Australian Press Council single work   companion entry  
Issue Details: First known date: 2014 2014
AustLit is a subscription service. The content and services available here are limited because you have not been recognised as a subscriber. Find out how to gain full access to AustLit



    In July 1976, publishers and the Australian Journalists’ Association (AJA)—now the Media, Entertainment and Arts Alliance (MEAA)—set up a body that would address concerns that the Australian press was unregulated. The Australian Press Council (APC) had two main objectives: to ensure that the press remains free to report matters of public interest, and to make sure that the free press reports responsibly.

    The APC has sought to maintain responsibility by considering complaints about material in newspapers and magazines. From 2000, it also addressed complaints about the news websites of affiliated publishers, and in 2011 it invited interested websites to agree to abide by APC principles and complaints procedures.

    Also in 2011, the APC initiated the Standards Project to develop specific standards that constitute good media practice and are applied by the APC when considering complaints. These standards will be promulgated through newsrooms and, together with the council’s Statements of Principles, will form the binding Standards of Practice. This will enable the APC to initiate complaints on systemic issues of concern, as well as dealing with readers’ complaints.

    The APC deals with more than 500 complaints each year. Of these, about one-third have been successfully mediated, with settlements such as an apology, correction, retraction or follow-up. Fewer than 20 per cent are dealt with by adjudication, with over 70 per cent of these being upheld in recent years. The APC is able to deal with complaints speedily: those settled by means other than adjudication have averaged 21 days; adjudications have taken on average four months from receipt of the complaint to finalisation. The most common reasons for complaints are inaccuracy, unfairness, imbalance and offensive material.

    In its attempts to maintain press freedom, the APC has made close to 150 submissions. It has contributed to significant reform of defamation laws, freedom of information laws, shield laws for journalists, whistleblower laws, access to court records and information on suppression orders. Its representations have ameliorated restrictions in areas including privacy law and the reporting of confidential information.

    The APC consists of representatives of the publishers, journalists and members of the public, with an independent chair. The chair and all public members are appointed from among people with no previous association with the press. The chairs have largely been senior lawyers (with the only non-lawyer being Professor Ken McKinnon). Professor Julian Disney has been chair since 2009. The Council maintains an administrative office in Sydney, headed by an executive director—currently John Pender.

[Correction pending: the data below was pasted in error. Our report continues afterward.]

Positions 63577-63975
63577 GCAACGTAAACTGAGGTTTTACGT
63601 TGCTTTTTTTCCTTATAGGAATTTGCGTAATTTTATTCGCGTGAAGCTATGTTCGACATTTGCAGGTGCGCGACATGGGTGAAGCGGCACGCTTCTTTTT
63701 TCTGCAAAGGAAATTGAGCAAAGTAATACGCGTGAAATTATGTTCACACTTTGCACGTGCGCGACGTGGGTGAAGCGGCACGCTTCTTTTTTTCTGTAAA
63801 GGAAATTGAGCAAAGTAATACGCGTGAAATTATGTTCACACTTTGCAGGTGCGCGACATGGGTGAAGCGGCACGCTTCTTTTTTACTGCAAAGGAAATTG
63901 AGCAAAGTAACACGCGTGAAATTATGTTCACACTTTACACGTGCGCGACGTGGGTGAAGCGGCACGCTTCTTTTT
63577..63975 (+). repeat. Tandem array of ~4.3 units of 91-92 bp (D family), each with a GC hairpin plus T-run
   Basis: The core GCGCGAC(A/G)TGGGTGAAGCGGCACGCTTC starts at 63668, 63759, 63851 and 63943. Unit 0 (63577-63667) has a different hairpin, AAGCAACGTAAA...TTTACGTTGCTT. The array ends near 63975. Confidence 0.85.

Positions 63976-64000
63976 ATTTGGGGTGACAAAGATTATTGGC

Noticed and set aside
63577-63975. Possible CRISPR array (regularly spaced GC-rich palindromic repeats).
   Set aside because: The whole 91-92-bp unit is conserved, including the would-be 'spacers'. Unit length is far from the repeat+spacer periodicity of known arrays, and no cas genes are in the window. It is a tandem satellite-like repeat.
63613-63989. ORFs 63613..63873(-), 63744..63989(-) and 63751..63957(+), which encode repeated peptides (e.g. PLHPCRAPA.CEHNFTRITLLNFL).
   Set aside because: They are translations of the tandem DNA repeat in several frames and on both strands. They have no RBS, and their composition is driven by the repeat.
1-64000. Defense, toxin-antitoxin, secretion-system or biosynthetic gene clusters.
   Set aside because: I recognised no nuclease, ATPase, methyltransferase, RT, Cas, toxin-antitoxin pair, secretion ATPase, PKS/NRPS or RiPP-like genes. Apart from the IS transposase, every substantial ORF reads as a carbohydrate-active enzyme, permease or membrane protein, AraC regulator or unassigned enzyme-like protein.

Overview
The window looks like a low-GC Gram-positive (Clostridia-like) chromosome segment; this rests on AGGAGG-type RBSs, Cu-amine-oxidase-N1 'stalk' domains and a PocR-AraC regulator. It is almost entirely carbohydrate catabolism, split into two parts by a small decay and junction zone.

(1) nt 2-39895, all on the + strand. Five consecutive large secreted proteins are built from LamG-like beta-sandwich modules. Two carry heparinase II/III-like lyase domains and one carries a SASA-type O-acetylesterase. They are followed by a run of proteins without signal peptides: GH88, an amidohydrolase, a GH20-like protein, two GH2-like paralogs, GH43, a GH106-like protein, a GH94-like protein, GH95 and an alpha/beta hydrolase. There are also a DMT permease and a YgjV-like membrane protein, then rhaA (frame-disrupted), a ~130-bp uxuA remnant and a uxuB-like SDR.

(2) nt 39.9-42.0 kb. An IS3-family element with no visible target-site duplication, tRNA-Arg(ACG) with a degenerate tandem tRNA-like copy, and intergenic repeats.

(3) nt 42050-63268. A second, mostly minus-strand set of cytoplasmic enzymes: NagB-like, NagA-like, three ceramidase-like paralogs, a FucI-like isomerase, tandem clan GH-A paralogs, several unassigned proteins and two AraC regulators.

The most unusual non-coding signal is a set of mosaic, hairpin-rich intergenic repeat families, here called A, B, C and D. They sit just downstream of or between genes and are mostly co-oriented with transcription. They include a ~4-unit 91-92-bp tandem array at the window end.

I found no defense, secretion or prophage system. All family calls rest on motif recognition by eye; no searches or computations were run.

The publishers provide the bulk of APC funding. They were the only source of funds until 2011, when the APC agreed to accept independent funding for special projects. The APC also agreed that no publisher should pro- vide more than half the council’s total funding, the bulk of which comes from the metropolitan newspaper publishers, News Limited and Fairfax Media. The other publisher members of the APC include newspaper, magazine and website publishers, as well as associations of community and country press owners. In 2009, during the Global Financial Crisis, the publishers cut the APC’s funding by 20 per cent, but have since agreed to annual increases that saw the council restored to its previous level of funding in 2011 and double it in 2012. They also agreed to maintain this level of funding for a minimum of four years.

    The history of the APC has not always been smooth. John Fairfax Ltd was not originally a member, joining in 1982. News Limited withdrew in June 1980, and rejoined in 1987. (Its publications continued to cooperate with the council during that period.) The AJA withdrew from the APC in 1987. The MEAA reaffiliated with the APC in 2005.

    In 2011–12, the APC was at the centre of two major government inquiries into media regulation: the Finkelstein Inquiry, which recommended its replacement by a statutory body, and the Convergence Review, which saw a future for a revamped and expanded council. The increases in APC funding and stronger commitment by press and online publishers followed these inquiries, and the APC is in a stronger position than it has been for many years. The one exception to the agreement for increased funding and a four-year commitment was from Seven West Media, publishers of the West Australian. That company withdrew from the APC in 2012 and established its own independent council to hear complaints along the same lines as the APC.

    The APC presents Case Studies Seminars to university journalism students as a way of encouraging discussion of ethical issues, and presents a prize to participating universities for excellence in a course encompassing journalism ethics.

    The APC has been characterised at times as a ‘toothless tiger’ or a ‘publishers’ poodle’. These characterisations may have had some validity in the past but, in the last 15 years, the APC has become a much more effective voice for those with concerns about press standards in Australia. The increasing willingness of publishers to offer complainants satisfactory settlement through mediations or prominently published adjudications attests to this effectiveness, and to a system that is both efficient and free.

    REF: D. Kirkman, ‘Whither the Australian Press Council? Its Formation, Function and Future’ (MA thesis, 1996).


Publication Details of Only Known VersionEarliest 2 Known Versions of

Last amended 20 Aug 2016 15:56:17
    Powered by Trove